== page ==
Sunday, Jun 17, 2018
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Cook presents tough situation

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    Soon-to-be released murderer Nathaniel Cook must be closely monitored by Lucas County.

    THE BLADE/LORI KING
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    Law enforcement, including prosecutor Julia Bates, must be vigilant in monitoring murderer Nathaniel Cook.

    The Blade/Dave Zapotosky
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The release of murderer Nathaniel Cook, back into freedom in Lucas County if he chooses to stay here, is the unavoidable consequence of the morally noxious plea bargain that was made with him two decades ago, in order to solve a group of heinous homicides.

Lucas County Prosecutor Julia Bates is right to explore ways to maintain oversight of Cook in whatever way possible now, including trying to get him classified as a sexual predator. Manifestly, he is one.


VIDEO: A look back at the Cook brothers case
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Such a designation would require Cook to register his address with the county sheriff every 90 days for the rest of his life.

Cook, 59, should be assumed to be as cold-blooded an individual as he was when he and his brother, Anthony Cook, carried out their random acts of violence in the 1980s.

As part of a plea deal, Cook and his older brother, 68, made full confessions to investigators about homicides they’d committed in Lucas County.

Anthony admitted to a total of nine killings, including the 1981 murder of Ottawa Hills Realtor Peter Sawicki for which he already was serving a life sentence. Nathaniel Cook confessed he was with Anthony during three of them.

In exchange for their confessions, Anthony Cook pleaded guilty to aggravated murder, in which he admitted to his role in the 1980 shooting death of Tom Gordon and the rape and attempted murder of Mr. Gordon’s girlfriend. Nathaniel Cook pleaded guilty to the attempted murder of Mr. Gordon’s girlfriend and two counts of kidnapping with the promise that he would be released by the court on or about Feb. 13, 2018, after he had spent 20 years behind bars.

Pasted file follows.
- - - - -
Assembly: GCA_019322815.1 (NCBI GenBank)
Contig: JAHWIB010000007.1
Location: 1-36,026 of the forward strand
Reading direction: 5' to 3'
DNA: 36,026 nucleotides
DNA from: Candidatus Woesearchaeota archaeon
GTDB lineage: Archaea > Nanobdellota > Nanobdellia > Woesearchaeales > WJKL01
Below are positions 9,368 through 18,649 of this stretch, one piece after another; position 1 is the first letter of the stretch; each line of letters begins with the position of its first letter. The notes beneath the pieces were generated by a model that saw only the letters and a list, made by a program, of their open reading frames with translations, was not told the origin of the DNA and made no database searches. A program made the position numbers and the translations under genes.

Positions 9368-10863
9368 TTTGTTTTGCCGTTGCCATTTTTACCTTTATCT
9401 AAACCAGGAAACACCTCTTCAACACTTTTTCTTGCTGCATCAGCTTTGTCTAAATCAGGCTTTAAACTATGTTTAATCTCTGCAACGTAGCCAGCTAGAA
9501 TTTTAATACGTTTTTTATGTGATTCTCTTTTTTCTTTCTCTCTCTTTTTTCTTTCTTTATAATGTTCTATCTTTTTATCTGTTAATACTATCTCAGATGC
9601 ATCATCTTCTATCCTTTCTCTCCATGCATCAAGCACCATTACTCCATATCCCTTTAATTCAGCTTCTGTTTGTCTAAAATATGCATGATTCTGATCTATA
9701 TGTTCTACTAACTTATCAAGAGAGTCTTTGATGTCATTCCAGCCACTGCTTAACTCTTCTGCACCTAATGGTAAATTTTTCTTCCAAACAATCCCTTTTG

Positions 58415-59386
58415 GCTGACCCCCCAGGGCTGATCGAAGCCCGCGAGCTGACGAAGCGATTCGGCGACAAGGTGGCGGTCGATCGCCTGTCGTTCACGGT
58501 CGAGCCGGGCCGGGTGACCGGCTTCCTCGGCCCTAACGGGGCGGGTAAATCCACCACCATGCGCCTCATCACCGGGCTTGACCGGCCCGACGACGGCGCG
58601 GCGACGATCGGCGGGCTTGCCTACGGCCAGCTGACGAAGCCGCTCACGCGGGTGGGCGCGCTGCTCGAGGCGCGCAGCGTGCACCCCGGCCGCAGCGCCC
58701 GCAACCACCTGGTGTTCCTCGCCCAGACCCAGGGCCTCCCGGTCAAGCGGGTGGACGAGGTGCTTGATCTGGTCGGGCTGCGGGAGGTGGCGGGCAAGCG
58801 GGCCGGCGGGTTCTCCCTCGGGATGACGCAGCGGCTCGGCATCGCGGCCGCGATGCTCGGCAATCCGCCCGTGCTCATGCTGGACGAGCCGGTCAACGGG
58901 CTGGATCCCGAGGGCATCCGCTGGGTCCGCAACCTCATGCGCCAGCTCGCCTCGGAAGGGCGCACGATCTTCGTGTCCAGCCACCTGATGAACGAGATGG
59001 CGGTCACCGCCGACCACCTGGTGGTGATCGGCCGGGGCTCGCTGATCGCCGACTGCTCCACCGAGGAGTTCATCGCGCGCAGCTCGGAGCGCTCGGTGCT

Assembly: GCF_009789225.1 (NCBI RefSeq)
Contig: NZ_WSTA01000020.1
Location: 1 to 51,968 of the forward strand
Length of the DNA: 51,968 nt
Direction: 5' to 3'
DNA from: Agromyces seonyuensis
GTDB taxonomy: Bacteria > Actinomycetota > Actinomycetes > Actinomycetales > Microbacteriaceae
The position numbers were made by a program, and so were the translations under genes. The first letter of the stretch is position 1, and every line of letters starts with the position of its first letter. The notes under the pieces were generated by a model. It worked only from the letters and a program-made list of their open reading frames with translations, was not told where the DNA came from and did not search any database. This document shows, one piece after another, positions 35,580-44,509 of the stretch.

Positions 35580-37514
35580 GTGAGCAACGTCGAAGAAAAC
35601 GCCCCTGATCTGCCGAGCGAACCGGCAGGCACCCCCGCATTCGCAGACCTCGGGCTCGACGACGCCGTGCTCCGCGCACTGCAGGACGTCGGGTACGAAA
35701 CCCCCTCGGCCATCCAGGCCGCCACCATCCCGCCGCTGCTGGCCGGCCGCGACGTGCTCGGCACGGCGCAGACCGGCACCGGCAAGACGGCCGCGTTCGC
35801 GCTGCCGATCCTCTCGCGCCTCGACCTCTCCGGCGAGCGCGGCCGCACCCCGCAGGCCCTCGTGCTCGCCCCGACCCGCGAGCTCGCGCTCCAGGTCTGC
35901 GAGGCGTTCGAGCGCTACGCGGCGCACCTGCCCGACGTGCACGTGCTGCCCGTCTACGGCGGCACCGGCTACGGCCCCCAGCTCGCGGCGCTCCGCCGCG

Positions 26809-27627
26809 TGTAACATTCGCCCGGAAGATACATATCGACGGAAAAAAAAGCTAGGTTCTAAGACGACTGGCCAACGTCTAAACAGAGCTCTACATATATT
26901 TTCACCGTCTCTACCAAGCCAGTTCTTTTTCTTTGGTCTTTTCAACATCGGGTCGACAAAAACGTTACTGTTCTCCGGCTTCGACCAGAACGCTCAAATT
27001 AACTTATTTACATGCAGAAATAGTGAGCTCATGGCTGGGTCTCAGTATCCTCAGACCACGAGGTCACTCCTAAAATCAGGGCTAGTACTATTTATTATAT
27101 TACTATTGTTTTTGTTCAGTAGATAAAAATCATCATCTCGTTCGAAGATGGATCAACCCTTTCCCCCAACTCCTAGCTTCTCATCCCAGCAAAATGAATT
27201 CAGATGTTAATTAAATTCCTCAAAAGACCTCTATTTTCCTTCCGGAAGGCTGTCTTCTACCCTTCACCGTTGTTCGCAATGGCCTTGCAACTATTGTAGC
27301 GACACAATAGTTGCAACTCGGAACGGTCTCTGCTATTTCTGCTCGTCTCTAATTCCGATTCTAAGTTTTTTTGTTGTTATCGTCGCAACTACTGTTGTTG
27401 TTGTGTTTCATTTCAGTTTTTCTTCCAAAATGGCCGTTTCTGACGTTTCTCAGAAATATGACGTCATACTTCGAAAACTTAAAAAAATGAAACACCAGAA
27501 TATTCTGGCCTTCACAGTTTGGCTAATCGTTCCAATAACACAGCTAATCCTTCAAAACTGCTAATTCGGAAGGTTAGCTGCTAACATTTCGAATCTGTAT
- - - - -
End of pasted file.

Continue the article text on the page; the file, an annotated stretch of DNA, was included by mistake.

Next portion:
The flaw in this deal was that law enforcement and victims’ families assumed that other murders involving the Cook brothers would come to light. None did.


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Now Nathaniel Cook is entitled to a judicial release order under the terms of a 2000 plea agreement. Unless the judge overseeing his case, Lucas County Common Pleas Linda Jennings, refuses to grant the order, perhaps because the commitment was made by her predecessor, Cook will be out of prison and back in our community.

Mrs. Bates’ determination to seek sex offender status has temporarily held up Cook’s judicial release. His attorney, Pete Rost, said he would hold off filing for the release until a hearing is held in Toledo on the prosecutor’s motion.

Mrs. Bates didn’t try to renege on the deal. It is water over the dam, in any case. But she is right to take every possible measure she can to restrict Cook.

Lucas County law enforcement now has the solemn and difficult obligation to see that the community is safe from this man. Evil exists in our world. And when it presents itself in persons and actions in our immediate community, we cannot afford to be soft headed. We must be vigilant and smart. The authorities were not smart in this case.

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